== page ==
With the June 30 end of the fiscal year, Louisiana closes the books on a much more sedate note than in the previous few years.
One simple reason: money.
State government had more of it, after legislators and Gov. John Bel Edwards compromised on a 0.45 cent increase in the state sales tax. That was the principal result of four years of debate over taxes and the budget that arose after eight years of financial crises during former Gov. Bobby Jindal’s two terms.
While a half-cent sales tax on consumers was part of the reason for new money in the budget, there were also some cuts in business tax breaks and other legislation that raised revenues in the chaotic 2016 political environment.
A House Republican caucus led by its most hardline members — many of them willing accomplices in Jindal’s policies before — entered the tax and budget debate in opposition to Edwards, a Democrat. But all hasn’t gone the House’s way; the GOP-led Senate has worked with Edwards more closely.
That the exhausted parties settled on the sales tax increase for most of the money is unfortunate. We would have preferred almost any alternative, and there were much better ideas proposed by outside experts, but almost all were voted down, almost always in the House, and almost always without much in the way of ideas for significant reforms in Louisiana’s way of doing business.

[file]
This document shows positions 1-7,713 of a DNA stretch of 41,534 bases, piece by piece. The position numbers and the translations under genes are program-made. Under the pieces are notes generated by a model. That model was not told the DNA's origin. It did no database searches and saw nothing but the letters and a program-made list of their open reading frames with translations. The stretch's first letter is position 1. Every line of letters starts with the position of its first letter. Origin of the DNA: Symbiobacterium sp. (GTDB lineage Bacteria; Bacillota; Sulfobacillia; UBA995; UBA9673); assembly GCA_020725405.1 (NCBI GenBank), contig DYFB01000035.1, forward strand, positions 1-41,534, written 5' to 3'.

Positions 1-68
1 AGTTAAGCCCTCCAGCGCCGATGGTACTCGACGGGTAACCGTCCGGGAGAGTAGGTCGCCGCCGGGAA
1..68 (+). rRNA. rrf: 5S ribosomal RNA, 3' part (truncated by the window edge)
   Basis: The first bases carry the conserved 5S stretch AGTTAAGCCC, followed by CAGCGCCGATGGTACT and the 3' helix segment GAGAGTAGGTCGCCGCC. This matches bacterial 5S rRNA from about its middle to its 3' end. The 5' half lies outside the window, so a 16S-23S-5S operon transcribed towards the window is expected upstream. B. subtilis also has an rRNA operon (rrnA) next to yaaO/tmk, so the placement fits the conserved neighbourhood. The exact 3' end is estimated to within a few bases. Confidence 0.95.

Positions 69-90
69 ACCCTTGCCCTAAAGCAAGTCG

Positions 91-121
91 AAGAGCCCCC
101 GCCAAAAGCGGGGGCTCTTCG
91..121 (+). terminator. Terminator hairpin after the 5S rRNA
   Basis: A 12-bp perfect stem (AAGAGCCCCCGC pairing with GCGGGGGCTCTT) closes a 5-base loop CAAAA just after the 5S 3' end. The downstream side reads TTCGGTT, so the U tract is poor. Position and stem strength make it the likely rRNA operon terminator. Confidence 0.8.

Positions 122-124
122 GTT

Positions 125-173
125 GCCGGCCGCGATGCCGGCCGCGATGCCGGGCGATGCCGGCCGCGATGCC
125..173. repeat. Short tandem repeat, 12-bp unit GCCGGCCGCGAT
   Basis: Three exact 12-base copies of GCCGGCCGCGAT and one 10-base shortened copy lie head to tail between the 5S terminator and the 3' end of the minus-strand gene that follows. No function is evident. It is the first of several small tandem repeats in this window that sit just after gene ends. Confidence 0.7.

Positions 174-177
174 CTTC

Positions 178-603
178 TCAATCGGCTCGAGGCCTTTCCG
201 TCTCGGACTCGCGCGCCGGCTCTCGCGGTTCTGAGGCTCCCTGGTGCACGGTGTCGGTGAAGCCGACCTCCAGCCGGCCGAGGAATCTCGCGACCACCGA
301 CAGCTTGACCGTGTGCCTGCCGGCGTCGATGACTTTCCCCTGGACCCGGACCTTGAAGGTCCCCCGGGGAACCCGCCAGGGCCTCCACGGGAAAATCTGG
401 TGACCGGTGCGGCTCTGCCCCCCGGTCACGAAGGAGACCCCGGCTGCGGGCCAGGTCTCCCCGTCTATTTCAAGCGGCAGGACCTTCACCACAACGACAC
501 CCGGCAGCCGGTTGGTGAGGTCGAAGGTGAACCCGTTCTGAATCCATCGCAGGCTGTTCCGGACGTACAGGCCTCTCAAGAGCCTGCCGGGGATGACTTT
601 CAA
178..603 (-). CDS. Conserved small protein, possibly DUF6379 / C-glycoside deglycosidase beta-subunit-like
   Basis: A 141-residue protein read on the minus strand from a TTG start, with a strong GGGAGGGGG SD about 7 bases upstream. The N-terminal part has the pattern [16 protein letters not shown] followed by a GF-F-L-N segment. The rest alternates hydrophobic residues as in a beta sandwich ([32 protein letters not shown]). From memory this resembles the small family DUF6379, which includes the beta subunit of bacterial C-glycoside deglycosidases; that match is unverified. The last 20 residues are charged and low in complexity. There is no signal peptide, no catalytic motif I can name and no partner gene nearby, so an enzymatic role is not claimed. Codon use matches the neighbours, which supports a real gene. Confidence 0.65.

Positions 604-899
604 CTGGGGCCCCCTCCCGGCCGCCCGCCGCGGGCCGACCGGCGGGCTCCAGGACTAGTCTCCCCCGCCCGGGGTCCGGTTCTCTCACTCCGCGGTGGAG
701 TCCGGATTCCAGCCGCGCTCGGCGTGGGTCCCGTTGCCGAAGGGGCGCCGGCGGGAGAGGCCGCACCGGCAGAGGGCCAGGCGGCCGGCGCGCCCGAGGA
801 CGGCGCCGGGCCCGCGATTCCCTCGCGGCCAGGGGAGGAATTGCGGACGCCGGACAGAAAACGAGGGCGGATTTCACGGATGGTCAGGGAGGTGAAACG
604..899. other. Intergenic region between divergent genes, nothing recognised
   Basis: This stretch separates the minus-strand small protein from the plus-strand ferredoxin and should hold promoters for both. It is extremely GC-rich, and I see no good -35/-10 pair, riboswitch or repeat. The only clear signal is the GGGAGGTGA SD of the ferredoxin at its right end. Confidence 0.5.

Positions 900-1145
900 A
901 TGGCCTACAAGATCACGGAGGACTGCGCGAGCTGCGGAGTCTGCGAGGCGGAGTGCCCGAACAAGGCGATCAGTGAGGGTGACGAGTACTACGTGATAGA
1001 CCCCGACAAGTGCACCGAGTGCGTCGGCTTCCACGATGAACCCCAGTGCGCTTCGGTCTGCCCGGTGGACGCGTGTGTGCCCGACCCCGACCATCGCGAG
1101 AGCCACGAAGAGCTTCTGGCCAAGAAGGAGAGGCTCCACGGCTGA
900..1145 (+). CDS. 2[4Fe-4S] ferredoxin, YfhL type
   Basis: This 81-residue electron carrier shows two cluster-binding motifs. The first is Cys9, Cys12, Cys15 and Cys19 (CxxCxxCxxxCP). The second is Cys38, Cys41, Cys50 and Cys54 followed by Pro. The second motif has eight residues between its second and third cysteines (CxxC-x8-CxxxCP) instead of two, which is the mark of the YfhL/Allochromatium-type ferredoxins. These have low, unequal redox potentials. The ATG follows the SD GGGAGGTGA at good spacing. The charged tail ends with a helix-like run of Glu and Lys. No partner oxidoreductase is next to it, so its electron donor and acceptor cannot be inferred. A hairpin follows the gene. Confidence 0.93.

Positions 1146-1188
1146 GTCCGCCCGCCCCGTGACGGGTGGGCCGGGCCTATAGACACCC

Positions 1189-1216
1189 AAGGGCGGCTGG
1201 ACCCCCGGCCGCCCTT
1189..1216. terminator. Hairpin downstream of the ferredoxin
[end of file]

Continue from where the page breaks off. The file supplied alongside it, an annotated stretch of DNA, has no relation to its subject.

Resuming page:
So where are we now?
The relative peace at the State Capitol results from a combination of new taxes and economic growth. Louisiana is hardly a rich state, but its economy is doing better despite the lingering impact of the oil price crash of late 2014.
The new money funded teacher pay raises and some aid to local school systems this year as well as improvements in colleges and universities’ financial positions. The state is not flush: Analysts figure that the state general fund, the centerpiece of government funding, is still less than it would have been but for Jindal’s tax cuts and business tax breaks.
How long will the era of good feelings last? Depends on how long the money does.
If more teacher raises or other new expenditures are to be funded in 2020, the economy will have to continue to improve.
And finally, can we avoid the mistakes of 2008, when a doctrine of cutting taxes without regard to the consequences in state institutions was all the rage? This year, a repeal of the 0.45 sales tax was proposed, and fortunately not adopted. A real and comprehensive tax reform plan would be a good idea, but whether it will gain traction in the State Capitol is problematic.
Happy New Fiscal Year. With luck, we can keep some of our new-won stability.